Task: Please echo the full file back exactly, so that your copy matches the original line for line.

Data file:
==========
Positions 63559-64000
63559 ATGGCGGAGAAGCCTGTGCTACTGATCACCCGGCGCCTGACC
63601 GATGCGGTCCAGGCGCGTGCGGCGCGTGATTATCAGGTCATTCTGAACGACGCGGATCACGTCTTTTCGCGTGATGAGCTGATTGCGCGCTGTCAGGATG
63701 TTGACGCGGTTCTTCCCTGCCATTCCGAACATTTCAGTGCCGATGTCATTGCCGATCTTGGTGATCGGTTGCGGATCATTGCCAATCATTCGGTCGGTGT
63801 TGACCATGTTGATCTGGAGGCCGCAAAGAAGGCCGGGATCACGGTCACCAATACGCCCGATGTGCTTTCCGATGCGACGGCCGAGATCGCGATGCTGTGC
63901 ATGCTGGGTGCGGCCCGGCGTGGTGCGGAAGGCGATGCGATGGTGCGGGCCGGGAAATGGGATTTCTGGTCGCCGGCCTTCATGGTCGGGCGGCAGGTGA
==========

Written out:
Positions 63559-64000
63559 ATGGCGGAGAAGCCTGTGCTACTGATCACCCGGCGCCTGACC
63601 GATGCGGTCCAGGCGCGTGCGGCGCGTGATTATCAGGTCATTCTGAACGACGCGGATCACGTCTTTTCGCGTGATGAGCTGATTGCGCGCTGTCAGGATG
63701 TTGACGCGGTTCTTCCCTGCCATTCCGAACATTTCAGTGCCGATGTCATTGCCGATCTTGGTGATCGGTTGCGGATCATTGCCAATCATTCGGTCGGTGT
63801 TGACCATGTTGATCTGGAGGCCGCAAAGAAGGCCGGGATCACGGTCACCAATACGCCCGATGTGCTTTCCGATGCGACGGCCGAGATCGCGATGCTGTGC
63901 ATGCTGGGTGCGGCCCGGCGTGGTGCGGAAGGCGATGCGATGGTGCGGGCCGGGAAATGGGATTTCTGGTCGCCGGCCTTCATGGTCGGGCGGCAGGTGA